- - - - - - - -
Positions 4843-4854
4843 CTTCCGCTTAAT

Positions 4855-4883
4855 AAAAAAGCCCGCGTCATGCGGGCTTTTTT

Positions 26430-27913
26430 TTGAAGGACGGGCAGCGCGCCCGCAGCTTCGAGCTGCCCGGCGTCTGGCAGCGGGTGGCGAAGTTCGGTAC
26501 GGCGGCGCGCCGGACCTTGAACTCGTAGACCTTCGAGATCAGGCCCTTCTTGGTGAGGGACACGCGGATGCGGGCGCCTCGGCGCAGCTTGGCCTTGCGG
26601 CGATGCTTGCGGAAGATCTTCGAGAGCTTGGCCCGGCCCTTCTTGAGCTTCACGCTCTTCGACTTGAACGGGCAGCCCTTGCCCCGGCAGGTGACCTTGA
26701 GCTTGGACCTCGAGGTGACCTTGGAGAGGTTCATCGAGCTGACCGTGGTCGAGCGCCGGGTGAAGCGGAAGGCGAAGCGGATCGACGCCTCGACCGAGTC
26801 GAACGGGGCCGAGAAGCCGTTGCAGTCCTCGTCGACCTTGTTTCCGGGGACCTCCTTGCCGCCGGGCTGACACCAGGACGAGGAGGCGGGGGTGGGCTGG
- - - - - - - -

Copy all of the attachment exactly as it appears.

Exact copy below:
Positions 4843-4854
4843 CTTCCGCTTAAT

Positions 4855-4883
4855 AAAAAAGCCCGCGTCATGCGGGCTTTTTT

Positions 26430-27913
26430 TTGAAGGACGGGCAGCGCGCCCGCAGCTTCGAGCTGCCCGGCGTCTGGCAGCGGGTGGCGAAGTTCGGTAC
26501 GGCGGCGCGCCGGACCTTGAACTCGTAGACCTTCGAGATCAGGCCCTTCTTGGTGAGGGACACGCGGATGCGGGCGCCTCGGCGCAGCTTGGCCTTGCGG
26601 CGATGCTTGCGGAAGATCTTCGAGAGCTTGGCCCGGCCCTTCTTGAGCTTCACGCTCTTCGACTTGAACGGGCAGCCCTTGCCCCGGCAGGTGACCTTGA
26701 GCTTGGACCTCGAGGTGACCTTGGAGAGGTTCATCGAGCTGACCGTGGTCGAGCGCCGGGTGAAGCGGAAGGCGAAGCGGATCGACGCCTCGACCGAGTC
26801 GAACGGGGCCGAGAAGCCGTTGCAGTCCTCGTCGACCTTGTTTCCGGGGACCTCCTTGCCGCCGGGCTGACACCAGGACGAGGAGGCGGGGGTGGGCTGG